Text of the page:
• Boxcar

    When “Titanic” came out first, one of my freshman college students told me she really, really liked it — everything but the ending. “The ship sank!!!!” she said.

  • Bernard Farrell

    I think American audiences want neat and tied up endings. I’ve watched a fair number of european and asian movies, and the ones I’ve watched tend to have more ambigious endings. I think that gives a lot more room for thought. Don’t get me wrong I like a neat Hollywood ending, but the ambiguity works also in many cases.

    One example that springs to mind is the movie Shower from China. It revolves around an aging father who runs a traditional Chinese bath house and his high tech high energy son who has to come back and help him. Wonderful story with challenges throughout. Summary on Wikipedia is here:

  • Paul in Wisconsin

    Unlike your guest, Mr. Zeitchik, I thought the ending of “Lincoln” was very well done. In fact, if Lincoln’s Second Inaugural Address (one of the most important orations ever) had not been included, something vitally important to the entire film would have been missing: Lincoln’s view of the terrible war as a righteous punishment from the Almighty for the terrible injustice of slavery. Without that scene (which IS how the movie ends), I think the film risked reducing Lincoln to a mere kindly father figure. 

    In addition, I thought the manner in which the film depicted Lincoln’s assassination, as a live report on stage interrupting a play in a theatre, was very artfully done. For a moment at least, who in the film audience did not think we would witness the assassination itself? This echoed the beginning of the film, when we heard accounts of the Gettysburg Address rather than seeing Lincoln deliver the address itself.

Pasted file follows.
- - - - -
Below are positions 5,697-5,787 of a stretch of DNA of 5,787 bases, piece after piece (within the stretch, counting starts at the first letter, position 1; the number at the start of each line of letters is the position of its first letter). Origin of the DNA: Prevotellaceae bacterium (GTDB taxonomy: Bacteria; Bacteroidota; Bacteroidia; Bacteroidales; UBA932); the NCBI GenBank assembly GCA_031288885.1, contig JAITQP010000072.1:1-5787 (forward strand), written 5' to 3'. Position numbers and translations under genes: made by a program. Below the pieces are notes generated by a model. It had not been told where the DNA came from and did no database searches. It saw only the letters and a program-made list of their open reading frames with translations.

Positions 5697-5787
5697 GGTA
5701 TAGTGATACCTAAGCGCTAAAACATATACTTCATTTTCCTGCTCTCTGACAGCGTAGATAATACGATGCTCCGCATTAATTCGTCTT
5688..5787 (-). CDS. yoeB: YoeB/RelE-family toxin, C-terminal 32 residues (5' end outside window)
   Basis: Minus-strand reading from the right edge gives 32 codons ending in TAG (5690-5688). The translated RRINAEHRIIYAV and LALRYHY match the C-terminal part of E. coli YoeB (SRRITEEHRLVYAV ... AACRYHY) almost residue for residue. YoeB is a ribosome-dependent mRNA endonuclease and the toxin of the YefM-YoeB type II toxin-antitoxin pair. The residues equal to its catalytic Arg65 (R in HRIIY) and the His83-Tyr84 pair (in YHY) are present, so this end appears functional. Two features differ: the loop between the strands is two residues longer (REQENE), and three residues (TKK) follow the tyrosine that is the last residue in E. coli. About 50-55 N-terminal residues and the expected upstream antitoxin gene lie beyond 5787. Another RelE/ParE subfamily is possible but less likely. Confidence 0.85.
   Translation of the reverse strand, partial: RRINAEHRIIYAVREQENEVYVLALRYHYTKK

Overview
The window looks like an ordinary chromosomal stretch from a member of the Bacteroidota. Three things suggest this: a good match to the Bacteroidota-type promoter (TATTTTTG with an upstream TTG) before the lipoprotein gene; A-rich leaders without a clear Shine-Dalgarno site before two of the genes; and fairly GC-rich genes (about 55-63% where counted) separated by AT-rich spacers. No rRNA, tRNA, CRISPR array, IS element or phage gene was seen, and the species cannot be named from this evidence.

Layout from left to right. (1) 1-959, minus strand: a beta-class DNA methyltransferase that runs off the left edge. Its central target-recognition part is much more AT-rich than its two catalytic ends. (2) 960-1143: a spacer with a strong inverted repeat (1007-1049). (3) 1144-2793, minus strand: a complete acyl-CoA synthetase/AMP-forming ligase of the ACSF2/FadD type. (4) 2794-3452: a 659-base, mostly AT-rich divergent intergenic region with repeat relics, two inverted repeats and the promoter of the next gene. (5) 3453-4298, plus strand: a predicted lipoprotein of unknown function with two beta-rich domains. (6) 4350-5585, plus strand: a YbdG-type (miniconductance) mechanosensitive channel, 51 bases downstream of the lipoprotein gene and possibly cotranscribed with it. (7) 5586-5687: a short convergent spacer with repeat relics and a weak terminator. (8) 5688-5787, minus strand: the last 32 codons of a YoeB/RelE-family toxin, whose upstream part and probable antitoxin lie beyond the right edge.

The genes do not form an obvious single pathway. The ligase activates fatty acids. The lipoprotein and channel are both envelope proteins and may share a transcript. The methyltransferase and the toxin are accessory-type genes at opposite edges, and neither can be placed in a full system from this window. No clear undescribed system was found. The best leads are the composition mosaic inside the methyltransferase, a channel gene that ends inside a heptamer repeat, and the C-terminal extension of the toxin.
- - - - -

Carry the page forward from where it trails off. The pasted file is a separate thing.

• http://twitter.com/jhayesboh James Hayes-Bohanan

    I heard this story yesterday and then watched the 1937 seafaring film Captains Courageous, which turns out to be another excellent example. Neither the writer nor the actors or director seemed to know what to do once the ship returned. It would have been much better to cut the landward scenes, roll credits, and let viewers imagine their own futures for the young lad.

  • Leslie Brennan

    I’m in agreement with your guest about bad endings. Lincoln, for example, although I do agree with the comment about the importance of the 2nd inaugural and the importance of including it. The ending I’m most disappointed in right now is Downton Abbey Season 3. I don’t want to give it away to those who haven’t seen it, but I’m so angry with this ending! I can’t see any justification except that of a standard tv cliffhanger: “Stay tuned for the next season!”